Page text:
T Bone Burnett makes the soundtrack to his life

In 2001 T Bone Burnett won a Grammy for Best Compilation Soundtrack Album for a Motion Picture, Television or Other Visual Media for the playlist that he put together for the movie, “Oh Brother, Where Art Thou?” In 2004 he won a Grammy in the same category for the soundtrack to “Cold Mountain,” again in 2005 for “Walk the Line” and once again in 2010 for “Crazy Heart.” Here T Bone Burnett has done the same thing, this time, created for WNXP the soundtrack to his life.

He could have gone with the hits and started with Bob Dylan and included a song that he performed with Dylan on the Rolling Thunder Review tour. Or he could have included “I Am a Man of Constant Sorrow,” a song that he famously reprised for the film that he scored, or perhaps the most famous song he produced, “Mr. Jones” by Counting Crows. But Burnett is a curator and one who tends to go deeper. This playlist tells his story, and T Bone Burnett has been kind enough to share an insight into each track on the playlist, as well.

Buddy Holly – “I’m Gonna Love You Too”

I thought I’d start off with a couple of songs that got me into the idea of recording music. Buddy Holly was, of course, the first great singer songwriter of the Rock and Roll era. He was also a deft guitar play with a great feel. I love the way he transitions from Norteño type feel in the intro into a straight up Texas swing country feel at the first verse.

This record is what Fort Worth sounded like when I was growing up.

T Bone Burnett – “Shake Yourself Loose”

This is an unreleased track from 1970. I don’t know why I never put this out. I will put it out someday soon.

This is the B52 Band, with my high school classmate Dean Parks on guitar, Tom Canning on piano, Matt Betton on Drums, David Jackson on Bass. If memory serves, Dan Moore, Rita Jean Bodine, and Linda Carey Dillard are singing.

“Shake Yourself Loose” previously unreleased until now. Exclusive for this playlist

The Alpha Band – “Born in Captivity”

With David Mansfield and Steven Soles, David Miner on bass and Ringo Starr on Drums.

The Staples Singers – “I Know I Got Religion”

If I could be anyone else, it would probably be Pops Staples.

Los Lobos – “One Time One Night”

David Hidalgo is one of the very best and most soulful musicians I’ve ever had the great pleasure and privilege to work with. The whole band is killer.

Counting Crows – “Perfect Blue Buildings”

This is my favorite song from August and Everything After.

T Bone Burnett – “The Long Time Now”

Dean Parks on guitar, Jim Keltner on Drums.

The Alpha Band – “The Dogs”

Guest vocal Rosana de Soto.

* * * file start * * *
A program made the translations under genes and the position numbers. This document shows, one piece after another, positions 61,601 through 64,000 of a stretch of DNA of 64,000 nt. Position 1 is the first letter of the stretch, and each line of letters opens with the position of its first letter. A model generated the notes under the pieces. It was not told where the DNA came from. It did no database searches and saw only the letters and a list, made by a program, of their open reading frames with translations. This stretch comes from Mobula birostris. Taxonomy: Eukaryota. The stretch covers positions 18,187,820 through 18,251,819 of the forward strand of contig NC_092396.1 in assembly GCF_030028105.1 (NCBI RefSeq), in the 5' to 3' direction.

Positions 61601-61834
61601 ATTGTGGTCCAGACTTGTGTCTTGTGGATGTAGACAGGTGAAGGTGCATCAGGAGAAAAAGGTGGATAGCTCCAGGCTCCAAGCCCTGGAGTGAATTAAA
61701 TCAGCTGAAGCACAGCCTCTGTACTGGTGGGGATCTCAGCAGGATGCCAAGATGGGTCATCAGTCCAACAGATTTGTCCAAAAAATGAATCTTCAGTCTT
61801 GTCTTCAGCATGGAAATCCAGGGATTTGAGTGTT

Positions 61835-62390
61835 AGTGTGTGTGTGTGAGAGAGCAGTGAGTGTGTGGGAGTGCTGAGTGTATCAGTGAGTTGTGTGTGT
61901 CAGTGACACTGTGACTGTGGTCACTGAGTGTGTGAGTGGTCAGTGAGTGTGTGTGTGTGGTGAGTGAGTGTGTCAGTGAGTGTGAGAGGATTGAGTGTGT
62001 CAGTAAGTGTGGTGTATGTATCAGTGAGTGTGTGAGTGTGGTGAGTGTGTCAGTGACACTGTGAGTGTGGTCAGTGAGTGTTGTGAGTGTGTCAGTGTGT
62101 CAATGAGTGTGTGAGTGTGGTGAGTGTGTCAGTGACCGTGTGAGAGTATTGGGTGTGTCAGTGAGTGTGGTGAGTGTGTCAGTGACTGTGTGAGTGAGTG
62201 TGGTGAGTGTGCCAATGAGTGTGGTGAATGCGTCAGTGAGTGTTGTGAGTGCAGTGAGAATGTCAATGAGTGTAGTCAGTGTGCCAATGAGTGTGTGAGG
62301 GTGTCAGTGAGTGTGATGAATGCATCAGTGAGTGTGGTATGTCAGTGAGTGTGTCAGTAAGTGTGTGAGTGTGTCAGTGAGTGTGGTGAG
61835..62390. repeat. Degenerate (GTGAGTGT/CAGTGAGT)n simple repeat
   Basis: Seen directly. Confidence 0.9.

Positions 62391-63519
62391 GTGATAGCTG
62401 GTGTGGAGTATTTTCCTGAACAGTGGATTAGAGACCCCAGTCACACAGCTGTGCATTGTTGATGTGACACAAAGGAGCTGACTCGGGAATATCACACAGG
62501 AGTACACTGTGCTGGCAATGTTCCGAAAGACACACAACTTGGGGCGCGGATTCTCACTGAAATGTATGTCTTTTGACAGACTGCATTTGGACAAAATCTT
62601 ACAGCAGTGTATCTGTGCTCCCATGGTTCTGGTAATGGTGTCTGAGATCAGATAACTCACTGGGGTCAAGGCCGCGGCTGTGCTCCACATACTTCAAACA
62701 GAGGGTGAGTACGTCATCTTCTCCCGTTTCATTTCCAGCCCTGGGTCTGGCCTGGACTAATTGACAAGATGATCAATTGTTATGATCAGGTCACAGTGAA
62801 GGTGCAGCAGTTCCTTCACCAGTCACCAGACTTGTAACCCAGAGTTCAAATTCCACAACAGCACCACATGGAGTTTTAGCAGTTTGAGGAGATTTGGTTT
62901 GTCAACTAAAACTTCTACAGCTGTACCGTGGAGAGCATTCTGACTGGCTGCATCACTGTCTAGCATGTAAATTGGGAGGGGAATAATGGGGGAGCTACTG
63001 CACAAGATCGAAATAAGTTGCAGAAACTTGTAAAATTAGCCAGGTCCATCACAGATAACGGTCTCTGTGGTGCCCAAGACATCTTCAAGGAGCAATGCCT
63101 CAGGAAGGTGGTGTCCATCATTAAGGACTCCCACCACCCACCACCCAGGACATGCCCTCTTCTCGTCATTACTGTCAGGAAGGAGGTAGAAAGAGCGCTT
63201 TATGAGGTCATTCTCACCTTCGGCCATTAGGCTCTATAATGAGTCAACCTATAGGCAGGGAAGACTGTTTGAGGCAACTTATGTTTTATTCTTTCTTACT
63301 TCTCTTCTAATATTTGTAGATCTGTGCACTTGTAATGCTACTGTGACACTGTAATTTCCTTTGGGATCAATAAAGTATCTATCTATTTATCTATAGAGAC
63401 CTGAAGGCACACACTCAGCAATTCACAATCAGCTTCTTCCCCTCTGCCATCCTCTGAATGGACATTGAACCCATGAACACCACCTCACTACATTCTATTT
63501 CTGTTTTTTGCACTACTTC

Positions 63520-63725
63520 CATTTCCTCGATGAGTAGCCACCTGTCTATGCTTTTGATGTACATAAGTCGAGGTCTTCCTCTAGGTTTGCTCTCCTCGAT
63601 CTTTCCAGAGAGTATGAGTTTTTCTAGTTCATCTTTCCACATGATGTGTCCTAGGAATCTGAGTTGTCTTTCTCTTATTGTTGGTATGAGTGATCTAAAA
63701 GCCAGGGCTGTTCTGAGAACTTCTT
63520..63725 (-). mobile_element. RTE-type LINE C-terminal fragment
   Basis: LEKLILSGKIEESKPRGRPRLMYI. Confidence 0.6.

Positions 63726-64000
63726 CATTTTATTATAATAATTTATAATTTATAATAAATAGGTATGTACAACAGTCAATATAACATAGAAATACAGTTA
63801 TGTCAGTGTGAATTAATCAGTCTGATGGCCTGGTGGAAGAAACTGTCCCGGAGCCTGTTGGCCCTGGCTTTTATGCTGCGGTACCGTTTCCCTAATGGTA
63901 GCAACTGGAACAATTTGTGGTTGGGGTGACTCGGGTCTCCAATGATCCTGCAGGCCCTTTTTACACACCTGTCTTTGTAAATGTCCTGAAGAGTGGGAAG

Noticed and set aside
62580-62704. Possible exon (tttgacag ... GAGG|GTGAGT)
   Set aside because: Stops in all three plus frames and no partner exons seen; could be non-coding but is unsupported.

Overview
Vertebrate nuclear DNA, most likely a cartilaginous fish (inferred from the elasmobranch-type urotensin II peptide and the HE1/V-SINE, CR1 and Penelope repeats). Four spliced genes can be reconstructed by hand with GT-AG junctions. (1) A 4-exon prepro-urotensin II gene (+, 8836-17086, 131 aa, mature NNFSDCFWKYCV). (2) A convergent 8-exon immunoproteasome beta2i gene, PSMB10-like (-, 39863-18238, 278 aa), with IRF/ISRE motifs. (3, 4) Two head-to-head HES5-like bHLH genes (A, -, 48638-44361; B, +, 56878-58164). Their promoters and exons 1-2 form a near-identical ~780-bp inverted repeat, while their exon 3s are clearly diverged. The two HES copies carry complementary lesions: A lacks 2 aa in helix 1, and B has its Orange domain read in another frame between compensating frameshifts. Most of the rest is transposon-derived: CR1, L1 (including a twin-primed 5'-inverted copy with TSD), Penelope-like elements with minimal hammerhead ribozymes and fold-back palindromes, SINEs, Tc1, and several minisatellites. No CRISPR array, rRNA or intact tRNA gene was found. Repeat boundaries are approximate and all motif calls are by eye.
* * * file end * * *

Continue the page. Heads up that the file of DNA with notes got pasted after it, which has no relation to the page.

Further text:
Roly Salley – “Killing the Blues”

Roly Salley wrote and sang this beautiful song with an undefinable sense of hurt and wonder.

Sam Phillips – “Sister Rosetta Goes Before Us”

Bob Dylan said you’ve never heard a song till you’ve heard the person who wrote it sing it. Sam Phillips is as good a singer and songwriter as anyone I’ve worked with.

Robert Plant and Alison Krauss – “Sister Rosetta Goes Before Us”


Gregg Allman – “Blind Man”

The great Bobby Bland song, written by Don Robey and Joe Scott (who was the trumpet player/band leader for those Duke Peacock recordings) killed by Gregg Allman, live with the horns and everybody together there on the floor. Darrell Leonard played Joe Scott’s role here with Mac Rabennack, Jay Bellerose, Nathan East and Doyle Bramhall.

Sam Phillips – “The Fan Dance”

Another great song from Sam Phillips with Ribot and Jay Bellerose. This whole album is being rereleased on vinyl soon.

Gillian Welch – “My Morphine”

Here Gillian writes a song that sounds like a standard. With yodeling.

Ryan Bingham – “The Weary Kind”

I was writing a song about the Iraq War and somehow the line “I am the man who ruined the world” ended up in this song. I forgot the rest of the Iraq War song.

Gillian Welch – “Pass You By”

We recorded this on one mic live with Gillian singing into a U67 microphone with Roy Huskey, Jr. standing about eight feet away and compressing the whole big room at Woodland Studios. Roy counts it off and plays one of the most mighty bass parts ever recorded.

Peter Case – “Small Town Spree”

Van Dyke Parks arranged this beautiful song. This record seems to be out of print. I’m going to see if we can get it back in print. I’ve always loved Peter and his unique and imaginative songwriting.

B.B. King – “See That My Grave Is Kept Clean”

BB King Live at the Regal is one of the three or four best live albums ever recorded. I listened thousands of hours to that and all the classic records B.B. recorded with the great producer Maxwell Davis. When I got a call from B.B. to make a record, I wanted to do something true to that mighty work he had done years earlier.